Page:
Question Do I have to use a new packet of Bulgarian Yogurt Culture every time I make a new batch of yogurt?
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Beginner’s Guide to Making Yogurt
If you’ve ever tried looking up the instructions for making yogurt on the Internet, you probably became overwhelmed rather quickly by all the different recipes and techniques. It seems like everyone has their own way of doing it. For a beginner, it can be too confusing to sort out what works best–and to anticipate where things might go wrong!
Fortunately, the Homesteader’s Supply staff has come up with a tried-and-true method for making the creamiest, most delicious yogurt ever! Once you try making yogurt our way using any of our yogurt cultures, you’ll never want to eat store-bought yogurt again.
A Word about Our Yogurt Cultures
We carry a variety of yogurt cultures, including Bulgarian, Italian, and ABY-2C. The main differences between them are in the flavor and the viscosity. Some are more sweet, and some are more tart. Some are thinner, and some are thicker. If you like a very thick yogurt with a mild, sweet flavor, try our Italian culture.
An Overview of the Process
The process of making yogurt comprises five simple steps:
- Heating the milk
- Cooling the milk
- Measuring and adding your chosen yogurt culture
- Incubating the yogurt
- Refrigerating the yogurt until it’s sufficiently cooled to eat
Here’s What You’ll Need
You will need the following:
- 2 liters (or quarts) of your favorite milk (higher fat content yields thicker yogurt)
- dried yogurt culture of your choice (we recommend this one or this one or this one)
- a large stainless steel pot for heating the milk
- a stainless steel thermometer with a long stem (or a candy thermometer, or a digital instant-read thermometer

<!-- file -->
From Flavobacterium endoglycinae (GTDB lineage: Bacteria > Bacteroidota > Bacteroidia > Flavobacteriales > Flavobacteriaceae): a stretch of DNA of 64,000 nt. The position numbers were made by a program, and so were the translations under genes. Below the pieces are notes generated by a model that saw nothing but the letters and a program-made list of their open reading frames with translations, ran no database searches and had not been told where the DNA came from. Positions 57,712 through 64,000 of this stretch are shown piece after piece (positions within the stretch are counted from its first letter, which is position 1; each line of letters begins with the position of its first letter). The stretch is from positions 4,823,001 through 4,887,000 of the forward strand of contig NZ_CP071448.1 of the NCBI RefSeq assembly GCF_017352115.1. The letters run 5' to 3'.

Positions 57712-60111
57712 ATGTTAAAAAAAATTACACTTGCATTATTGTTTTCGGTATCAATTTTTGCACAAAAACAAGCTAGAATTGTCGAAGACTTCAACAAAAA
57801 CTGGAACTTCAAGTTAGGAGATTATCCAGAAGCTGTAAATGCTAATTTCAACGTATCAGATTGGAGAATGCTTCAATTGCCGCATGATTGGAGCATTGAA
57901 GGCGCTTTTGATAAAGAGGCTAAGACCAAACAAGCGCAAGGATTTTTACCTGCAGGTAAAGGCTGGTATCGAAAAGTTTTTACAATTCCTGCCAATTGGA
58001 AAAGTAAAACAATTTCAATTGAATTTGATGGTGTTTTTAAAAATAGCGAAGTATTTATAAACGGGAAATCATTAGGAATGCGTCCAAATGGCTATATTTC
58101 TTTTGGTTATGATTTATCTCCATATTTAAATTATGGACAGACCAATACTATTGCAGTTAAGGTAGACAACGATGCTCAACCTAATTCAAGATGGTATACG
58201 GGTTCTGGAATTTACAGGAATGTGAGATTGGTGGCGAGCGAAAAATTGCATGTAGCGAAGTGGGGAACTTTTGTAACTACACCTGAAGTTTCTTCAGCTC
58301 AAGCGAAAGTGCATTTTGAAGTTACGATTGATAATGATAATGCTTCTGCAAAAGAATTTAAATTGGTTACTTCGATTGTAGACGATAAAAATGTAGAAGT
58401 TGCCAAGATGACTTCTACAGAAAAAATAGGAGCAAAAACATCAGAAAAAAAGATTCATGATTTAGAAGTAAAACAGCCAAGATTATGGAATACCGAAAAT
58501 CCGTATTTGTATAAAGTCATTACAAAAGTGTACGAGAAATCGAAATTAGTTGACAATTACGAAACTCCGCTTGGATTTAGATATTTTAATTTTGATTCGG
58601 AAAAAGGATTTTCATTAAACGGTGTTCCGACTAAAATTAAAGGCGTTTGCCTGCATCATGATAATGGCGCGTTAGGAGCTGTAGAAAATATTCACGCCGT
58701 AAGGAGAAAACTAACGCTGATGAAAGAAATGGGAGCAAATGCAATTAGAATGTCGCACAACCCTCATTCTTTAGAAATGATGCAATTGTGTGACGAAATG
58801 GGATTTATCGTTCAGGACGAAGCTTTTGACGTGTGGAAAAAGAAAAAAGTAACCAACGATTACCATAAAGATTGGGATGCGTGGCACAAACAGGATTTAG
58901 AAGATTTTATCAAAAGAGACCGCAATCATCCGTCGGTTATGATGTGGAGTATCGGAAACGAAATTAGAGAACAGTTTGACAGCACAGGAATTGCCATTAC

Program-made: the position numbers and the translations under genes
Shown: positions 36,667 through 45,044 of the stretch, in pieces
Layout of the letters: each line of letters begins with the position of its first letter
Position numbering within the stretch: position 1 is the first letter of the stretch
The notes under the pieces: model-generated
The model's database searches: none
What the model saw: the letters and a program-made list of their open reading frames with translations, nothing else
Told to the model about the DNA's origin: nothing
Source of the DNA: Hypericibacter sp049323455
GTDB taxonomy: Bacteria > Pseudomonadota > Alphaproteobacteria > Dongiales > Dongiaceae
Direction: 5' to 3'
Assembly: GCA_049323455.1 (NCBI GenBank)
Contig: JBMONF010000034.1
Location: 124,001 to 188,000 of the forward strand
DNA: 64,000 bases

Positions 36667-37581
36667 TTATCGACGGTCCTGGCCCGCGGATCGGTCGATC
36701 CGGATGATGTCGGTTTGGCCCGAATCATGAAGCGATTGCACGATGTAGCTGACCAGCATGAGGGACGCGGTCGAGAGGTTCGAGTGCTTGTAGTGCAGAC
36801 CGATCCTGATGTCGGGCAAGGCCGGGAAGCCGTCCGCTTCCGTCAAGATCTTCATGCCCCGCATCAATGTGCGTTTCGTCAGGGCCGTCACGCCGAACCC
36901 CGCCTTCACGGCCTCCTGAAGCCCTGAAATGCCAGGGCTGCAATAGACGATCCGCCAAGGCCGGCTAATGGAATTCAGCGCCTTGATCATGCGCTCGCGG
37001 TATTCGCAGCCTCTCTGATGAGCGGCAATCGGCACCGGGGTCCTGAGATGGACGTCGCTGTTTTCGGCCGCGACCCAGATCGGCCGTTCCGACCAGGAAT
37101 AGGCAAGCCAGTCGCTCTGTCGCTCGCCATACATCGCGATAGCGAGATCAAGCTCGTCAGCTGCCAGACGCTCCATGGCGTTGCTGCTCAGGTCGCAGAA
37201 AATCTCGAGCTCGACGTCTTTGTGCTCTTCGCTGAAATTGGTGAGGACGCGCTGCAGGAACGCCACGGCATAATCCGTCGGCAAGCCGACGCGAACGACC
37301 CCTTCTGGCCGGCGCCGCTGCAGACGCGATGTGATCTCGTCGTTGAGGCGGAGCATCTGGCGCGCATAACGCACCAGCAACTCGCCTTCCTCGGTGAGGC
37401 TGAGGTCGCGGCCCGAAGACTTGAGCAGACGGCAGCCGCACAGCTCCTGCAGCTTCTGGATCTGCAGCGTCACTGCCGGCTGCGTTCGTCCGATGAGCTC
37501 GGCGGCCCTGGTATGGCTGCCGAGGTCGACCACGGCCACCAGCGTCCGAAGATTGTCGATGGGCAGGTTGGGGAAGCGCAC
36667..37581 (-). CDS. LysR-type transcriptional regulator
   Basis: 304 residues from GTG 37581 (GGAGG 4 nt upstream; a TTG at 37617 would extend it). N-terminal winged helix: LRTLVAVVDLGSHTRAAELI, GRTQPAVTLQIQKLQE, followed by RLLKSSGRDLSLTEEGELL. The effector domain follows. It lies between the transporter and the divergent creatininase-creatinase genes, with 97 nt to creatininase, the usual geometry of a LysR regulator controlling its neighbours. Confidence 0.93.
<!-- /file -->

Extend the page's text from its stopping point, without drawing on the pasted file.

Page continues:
- a yogurt maker or other improvised setup for incubating the milk (more on this later)
- canning jars or other container for incubating the milk (comes with a yogurt maker, if you have one)
Step 1: Heat Your Milk
- Pour the milk into the stainless steel pot. If using a thermometer that attaches to a pot, making sure the tip of the thermometer isn’t touching the pot. (If using a digital thermometer, follow the manufacturer’s instructions.)
- Gently heat the milk on medium until it reaches 180 degrees Fahrenheit. Then turn off the heat and remove the pot from the burner.
Be careful not to overshoot 180 degrees. It’s better to go slowly rather than to try to turn up the heat too much and then not be able to get the temperature to stop climbing too fast.
Step 2: Cool the Milk
Allow the milk to cool to 115 degrees Fahrenheit. You can do this by allowing the pot to sit on the stovetop (if cool) or counter. Alternatively, immerse the pot in a cold water bath to speed up the cooling process. If you choose to do this, however, be sure monitor the temperature very carefully so the the milk doesn’t cool below 115 degrees!
Yogurt culture is similar to yeast in that the milk needs to be within a certain temperature for the culture to work properly. If the milk is too hot, it will kill the yogurt culture. On the other hand, if the milk falls below 100-115 degrees, the culture won’t get activated.
Step 3: Measure and Add the Dried Yogurt Culture
The amount of dried yogurt culture you need depends on the amount of milk and the type of culture you’re using. For example, in this recipe we are using two liters/quarts of milk, so we can use one envelope of our dried Bulgarian yogurt culture. If you are using a different type of yogurt culture, be sure to read the package directions to determine how much to you need.